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The Key Data series has been running since 1997, providing nearly 25 years of information about young people’s lives. Previous editions have been hard copies or on-line PDFs; since 2021 we have presented it as a website.

Key Data collates publicly available data, extracting what we can find that is directly relevant to the 10-25 age group. The information is organised by topic. Click on different themes to get an overview, key findings and links to more information. You can also use the search function to find information on different topics.

We’re very interested in what you think of this as a resource, or any information you might have about additional data sources that might be relevant. Please do email us at any time with comments, suggestions and feedback.

Importance of youth health

The transition from childhood to adulthood is an important, fascinating period of life. Young people between the ages of 10 and 25 need particular support and youth friendly services. They have different patterns of need from younger children and older adults. The data tell us important things about the experiences of young people in the UK today and suggest ways in which we can improve outcomes.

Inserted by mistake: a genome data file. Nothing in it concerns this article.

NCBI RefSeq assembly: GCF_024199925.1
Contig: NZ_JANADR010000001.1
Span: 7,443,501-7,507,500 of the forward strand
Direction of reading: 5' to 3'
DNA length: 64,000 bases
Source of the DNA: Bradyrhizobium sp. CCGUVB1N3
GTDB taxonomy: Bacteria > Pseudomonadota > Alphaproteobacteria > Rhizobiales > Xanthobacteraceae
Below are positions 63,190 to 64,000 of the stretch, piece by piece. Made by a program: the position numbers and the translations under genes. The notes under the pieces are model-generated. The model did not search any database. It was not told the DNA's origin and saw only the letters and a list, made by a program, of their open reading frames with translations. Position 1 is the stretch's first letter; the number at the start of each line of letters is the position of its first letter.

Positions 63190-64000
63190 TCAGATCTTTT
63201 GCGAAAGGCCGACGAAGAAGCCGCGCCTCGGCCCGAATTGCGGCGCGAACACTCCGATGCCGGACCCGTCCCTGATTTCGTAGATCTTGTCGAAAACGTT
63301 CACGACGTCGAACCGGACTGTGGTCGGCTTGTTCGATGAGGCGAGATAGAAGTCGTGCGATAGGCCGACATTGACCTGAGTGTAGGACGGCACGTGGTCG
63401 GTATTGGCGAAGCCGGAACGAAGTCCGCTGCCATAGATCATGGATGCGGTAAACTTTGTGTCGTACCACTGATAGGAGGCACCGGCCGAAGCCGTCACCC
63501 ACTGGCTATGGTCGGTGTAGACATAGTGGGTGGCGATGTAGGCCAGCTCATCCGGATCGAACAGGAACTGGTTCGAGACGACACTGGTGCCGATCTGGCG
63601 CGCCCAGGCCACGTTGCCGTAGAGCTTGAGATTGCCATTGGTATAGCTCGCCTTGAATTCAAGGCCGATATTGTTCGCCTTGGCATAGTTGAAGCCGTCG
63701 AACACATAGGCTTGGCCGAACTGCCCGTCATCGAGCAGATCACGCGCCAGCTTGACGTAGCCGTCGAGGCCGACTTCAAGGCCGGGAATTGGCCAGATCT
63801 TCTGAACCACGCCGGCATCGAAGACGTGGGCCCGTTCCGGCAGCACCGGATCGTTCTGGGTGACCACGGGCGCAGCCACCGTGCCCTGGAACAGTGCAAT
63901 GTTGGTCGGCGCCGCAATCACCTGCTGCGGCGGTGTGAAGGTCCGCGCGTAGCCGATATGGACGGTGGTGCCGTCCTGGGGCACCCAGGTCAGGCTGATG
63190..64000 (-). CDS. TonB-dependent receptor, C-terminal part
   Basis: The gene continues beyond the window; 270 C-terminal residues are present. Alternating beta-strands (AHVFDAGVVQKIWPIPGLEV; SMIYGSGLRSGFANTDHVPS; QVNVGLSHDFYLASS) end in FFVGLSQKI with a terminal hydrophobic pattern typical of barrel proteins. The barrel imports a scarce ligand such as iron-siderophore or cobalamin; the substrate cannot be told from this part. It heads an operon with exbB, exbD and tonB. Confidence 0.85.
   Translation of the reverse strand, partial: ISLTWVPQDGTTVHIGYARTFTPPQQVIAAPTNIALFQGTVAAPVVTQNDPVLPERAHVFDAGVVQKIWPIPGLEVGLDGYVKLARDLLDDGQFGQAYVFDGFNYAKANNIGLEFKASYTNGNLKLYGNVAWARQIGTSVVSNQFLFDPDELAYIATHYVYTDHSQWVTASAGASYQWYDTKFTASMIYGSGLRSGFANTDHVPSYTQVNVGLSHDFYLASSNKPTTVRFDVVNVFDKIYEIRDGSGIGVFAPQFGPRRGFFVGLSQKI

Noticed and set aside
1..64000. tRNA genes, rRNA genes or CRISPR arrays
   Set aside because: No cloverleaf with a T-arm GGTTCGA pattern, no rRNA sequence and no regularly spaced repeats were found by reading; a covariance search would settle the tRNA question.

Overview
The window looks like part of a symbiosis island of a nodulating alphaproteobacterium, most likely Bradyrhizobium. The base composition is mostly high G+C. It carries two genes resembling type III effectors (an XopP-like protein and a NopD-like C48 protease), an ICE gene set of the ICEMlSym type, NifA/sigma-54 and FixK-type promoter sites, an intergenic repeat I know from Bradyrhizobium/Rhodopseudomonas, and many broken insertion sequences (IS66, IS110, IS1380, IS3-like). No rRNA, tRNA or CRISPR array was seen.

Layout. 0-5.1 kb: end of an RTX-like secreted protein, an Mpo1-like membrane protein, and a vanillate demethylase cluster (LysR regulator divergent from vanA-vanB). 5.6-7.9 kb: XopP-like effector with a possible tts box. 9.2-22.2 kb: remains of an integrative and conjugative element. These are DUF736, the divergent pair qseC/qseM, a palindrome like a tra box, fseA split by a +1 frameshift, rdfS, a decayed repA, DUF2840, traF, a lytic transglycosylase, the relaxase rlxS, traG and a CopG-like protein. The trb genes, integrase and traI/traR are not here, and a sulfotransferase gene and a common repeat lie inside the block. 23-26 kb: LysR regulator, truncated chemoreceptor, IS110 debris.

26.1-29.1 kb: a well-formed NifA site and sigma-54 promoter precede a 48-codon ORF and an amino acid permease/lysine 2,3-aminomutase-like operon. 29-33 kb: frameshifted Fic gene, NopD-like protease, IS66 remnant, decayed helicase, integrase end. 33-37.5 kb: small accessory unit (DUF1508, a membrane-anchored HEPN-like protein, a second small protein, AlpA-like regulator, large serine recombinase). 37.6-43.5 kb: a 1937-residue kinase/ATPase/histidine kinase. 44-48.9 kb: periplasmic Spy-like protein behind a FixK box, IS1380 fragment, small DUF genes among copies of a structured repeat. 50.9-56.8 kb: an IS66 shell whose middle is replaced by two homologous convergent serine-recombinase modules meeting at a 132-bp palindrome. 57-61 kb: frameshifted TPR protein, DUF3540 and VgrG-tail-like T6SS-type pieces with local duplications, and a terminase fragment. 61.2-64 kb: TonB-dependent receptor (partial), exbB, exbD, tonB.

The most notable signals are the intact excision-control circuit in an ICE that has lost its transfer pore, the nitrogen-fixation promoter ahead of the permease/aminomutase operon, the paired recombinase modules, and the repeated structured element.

Good health for young people is central to their wellbeing, and forms the bedrock for good health in later life.  There are a number of critical reasons for investing in young people’s health, including:

  • The first signs of many serious longterm conditions emerge at this age, including three quarters of lifetime mental health disorders
  • Adolescence is a time when risk taking behaviours begin and life-long health behaviours are set in place
  • Young people’s health is not improving enough compared to other age groups
  • Young people are not getting the health services or information they require, and their accounts are often less positive than those of other age groups
  • Health inequalities are widespread by the time of transition to adulthood, and some are widening
  • Positive trends in young people’s health, such as falls in teenage pregnancy and lower levels of smoking, must be supported in order to continue
  • Ignoring chronic adolescent disease costs money, and investing in adolescent wellbeing has benefits beyond just health outcomes
  • Effects of poor healthcare in adolescence can last a lifetime
  • Investment in adolescence maintains and reinforces successful health interventions delivered in early childhood.

The ‘Overview and policy implications’ paper contains more arguments for investing in youth health, together with supporting references